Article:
But, Jett isn’t the only reason we call you Little Momma. You take it upon yourself to parent ALL of us. And, I mean ALL. Sometimes, it’s really cute. Other times, well….well, just be glad, YOU are really cute. And funny.

I love the way you look out for your big brother. Even though he probably doesn’t know it or want you to necessarily. But, you always want to make sure he is okay. And, when he hangs out with you and talks to you, again, you light up. Because, you love him and care for him so very much.

anna-jh-2

I love the way you love your dad. I love the way you immediately defend him if you hear me complain about something he forgot to do. Because, not only does he deserve your defense, but you are always so good to right my wrong perspective. And, every time he comes home from a trip and walks through that door, you run to him, wrap your arms around him, and say, “Daddy!” And, again, you light up. Because, you are not afraid to show him your love.

anna-kris

I love the way you love me. Anna, I never doubt how much you love me and look up to me. And, I do not take the love and respect you give me for granted. At least, I hope I don’t. You never fail to come up to me, look me in the eyes, and say, “Mom, thank you so much for……” You never fail to climb into my bed and pour your tender heart out. You never fail to make me feel your love for me. And, you never fail to make ME light up.

anna-me

I love how important giving sentimental gifts are to you.

I love how you love tiny things.

I love how you love all animals and treat them with care.

I love how you appreciate really good food, good coffee, a good book, and good humor.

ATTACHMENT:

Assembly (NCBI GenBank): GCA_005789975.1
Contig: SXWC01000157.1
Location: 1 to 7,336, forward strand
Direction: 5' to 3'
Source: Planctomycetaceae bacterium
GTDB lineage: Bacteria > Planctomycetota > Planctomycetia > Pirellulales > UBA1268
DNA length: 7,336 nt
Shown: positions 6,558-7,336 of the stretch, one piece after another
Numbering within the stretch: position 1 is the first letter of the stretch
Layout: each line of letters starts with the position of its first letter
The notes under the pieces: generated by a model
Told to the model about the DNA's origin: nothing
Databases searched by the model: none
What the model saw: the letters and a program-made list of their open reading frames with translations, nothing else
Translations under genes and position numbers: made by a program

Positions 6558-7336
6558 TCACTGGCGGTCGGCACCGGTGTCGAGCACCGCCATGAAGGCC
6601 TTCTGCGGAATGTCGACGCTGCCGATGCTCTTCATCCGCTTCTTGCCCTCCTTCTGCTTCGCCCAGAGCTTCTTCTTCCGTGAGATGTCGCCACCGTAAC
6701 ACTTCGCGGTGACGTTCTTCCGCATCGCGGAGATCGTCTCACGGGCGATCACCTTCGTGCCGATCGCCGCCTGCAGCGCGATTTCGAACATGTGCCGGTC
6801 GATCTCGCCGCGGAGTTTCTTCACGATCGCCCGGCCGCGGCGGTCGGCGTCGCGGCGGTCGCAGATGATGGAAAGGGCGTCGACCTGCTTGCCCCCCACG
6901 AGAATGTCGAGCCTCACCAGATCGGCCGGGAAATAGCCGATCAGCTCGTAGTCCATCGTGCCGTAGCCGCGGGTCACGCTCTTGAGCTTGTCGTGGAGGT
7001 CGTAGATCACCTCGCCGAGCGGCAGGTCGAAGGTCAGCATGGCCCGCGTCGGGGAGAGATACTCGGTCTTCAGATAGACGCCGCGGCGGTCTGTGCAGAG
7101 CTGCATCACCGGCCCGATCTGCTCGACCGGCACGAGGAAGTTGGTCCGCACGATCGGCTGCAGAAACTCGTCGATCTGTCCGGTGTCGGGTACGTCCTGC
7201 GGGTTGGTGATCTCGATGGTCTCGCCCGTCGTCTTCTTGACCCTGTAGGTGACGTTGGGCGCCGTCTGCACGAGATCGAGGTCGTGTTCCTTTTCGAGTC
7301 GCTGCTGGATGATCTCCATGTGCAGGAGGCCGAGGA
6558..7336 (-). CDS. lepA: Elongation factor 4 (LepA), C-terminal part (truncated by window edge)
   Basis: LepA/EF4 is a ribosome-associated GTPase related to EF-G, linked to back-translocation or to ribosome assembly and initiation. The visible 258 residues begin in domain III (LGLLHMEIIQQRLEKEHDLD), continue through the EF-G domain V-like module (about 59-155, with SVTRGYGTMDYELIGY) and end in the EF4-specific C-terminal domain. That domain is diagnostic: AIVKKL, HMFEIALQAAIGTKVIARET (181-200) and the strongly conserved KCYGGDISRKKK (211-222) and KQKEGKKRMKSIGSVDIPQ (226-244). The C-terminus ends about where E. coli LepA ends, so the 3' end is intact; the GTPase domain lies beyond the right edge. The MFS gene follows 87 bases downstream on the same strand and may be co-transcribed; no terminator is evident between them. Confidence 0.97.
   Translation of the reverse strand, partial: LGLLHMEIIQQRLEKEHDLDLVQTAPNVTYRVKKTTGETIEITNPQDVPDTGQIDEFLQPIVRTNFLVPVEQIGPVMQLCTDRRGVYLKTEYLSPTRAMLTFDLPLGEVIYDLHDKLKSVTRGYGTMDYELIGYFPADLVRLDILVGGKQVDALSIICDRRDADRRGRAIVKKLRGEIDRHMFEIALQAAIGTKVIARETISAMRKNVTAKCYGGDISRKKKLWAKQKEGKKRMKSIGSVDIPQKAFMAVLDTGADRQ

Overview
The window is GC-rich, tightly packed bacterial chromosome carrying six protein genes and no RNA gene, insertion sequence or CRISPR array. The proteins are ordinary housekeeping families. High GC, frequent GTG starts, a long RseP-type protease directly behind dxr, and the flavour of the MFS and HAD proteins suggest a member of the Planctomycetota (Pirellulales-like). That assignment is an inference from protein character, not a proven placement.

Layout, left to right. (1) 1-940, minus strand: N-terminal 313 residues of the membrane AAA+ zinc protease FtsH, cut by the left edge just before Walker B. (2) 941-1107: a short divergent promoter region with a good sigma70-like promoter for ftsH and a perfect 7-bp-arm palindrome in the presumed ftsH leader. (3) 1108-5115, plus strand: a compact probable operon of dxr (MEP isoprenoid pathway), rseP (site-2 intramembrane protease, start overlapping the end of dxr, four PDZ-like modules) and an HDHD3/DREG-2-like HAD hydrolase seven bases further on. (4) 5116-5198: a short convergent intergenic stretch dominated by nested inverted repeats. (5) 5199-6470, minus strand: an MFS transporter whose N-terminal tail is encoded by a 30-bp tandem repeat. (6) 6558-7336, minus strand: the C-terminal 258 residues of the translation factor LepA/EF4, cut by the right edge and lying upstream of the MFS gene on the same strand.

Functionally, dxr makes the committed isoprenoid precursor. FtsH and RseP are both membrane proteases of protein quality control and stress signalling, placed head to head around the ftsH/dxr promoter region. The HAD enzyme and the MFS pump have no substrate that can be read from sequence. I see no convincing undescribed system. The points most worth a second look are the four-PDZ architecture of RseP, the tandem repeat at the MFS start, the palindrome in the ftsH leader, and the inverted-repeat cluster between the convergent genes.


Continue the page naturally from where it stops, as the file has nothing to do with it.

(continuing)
I love how you start laughing at your jokes or funny stories before you even begin telling them.

I love how you can laugh at yourself.

I love how you will suggest we eat ice-cream and watch back to back to back episodes of Friends.

I love how you think Phoebe is your spirit-animal.

I love how you want to learn to as many foreign languages as you can and assume it wouldn’t take much planning for us to “hop over to Paris” to try out your progression in French.

I love how when I send you downstairs to do a chore, the chore is always postponed, because you walk past your piano. Yet, you don’t pass it. And, before I know it, I hear magic happening on those keys….and it makes it really hard for me to get upset with you. (Well played, Anna Takle.) Get it? Well played? (That’s one of the corny jokes I know you’ll think is hilarious.)

I love how you ooze out wisdom and always have such perspective on life and relationships. Oh, I listen to you. I listen to you and John Henry both. You both continually make me a better person by how you see people and the world.

Anna, I am so proud of the young lady you are. I can’t imagine what the years ahead look like for you. Because, in this present moment, I am simply in awe.

Thank you, God, for giving me the beautiful gift of Anna Marie. And, let’s just not talk about how she’s going to be a teenager in a year. My heart can’t bear it today.

anna-nyc

Thank you, Anna, for being YOU. I love you so very much.

Love,

Mom

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We’re In This Together.

You know how you get into a season of parenting and you just love that season you’re in? I’m in one of those. Parenting is fun and exhausting and heart-wrenching and hilarious. And, so many more things. I love it that I’m in a season where I can have parenting fails, and my children recognize it as a parenting fail….and, they are able to shake it off and laugh about it. Yesterday was one of those days. First, in the check-out line at Ingles I noticed Jett put something in his pocket. He pulled out a lollipop.

Me: “Jett, do you know that’s stealing?”

Jett: “Yes.”

Me: “Do you know what happens when you steal?”

Jett: “You get rich.”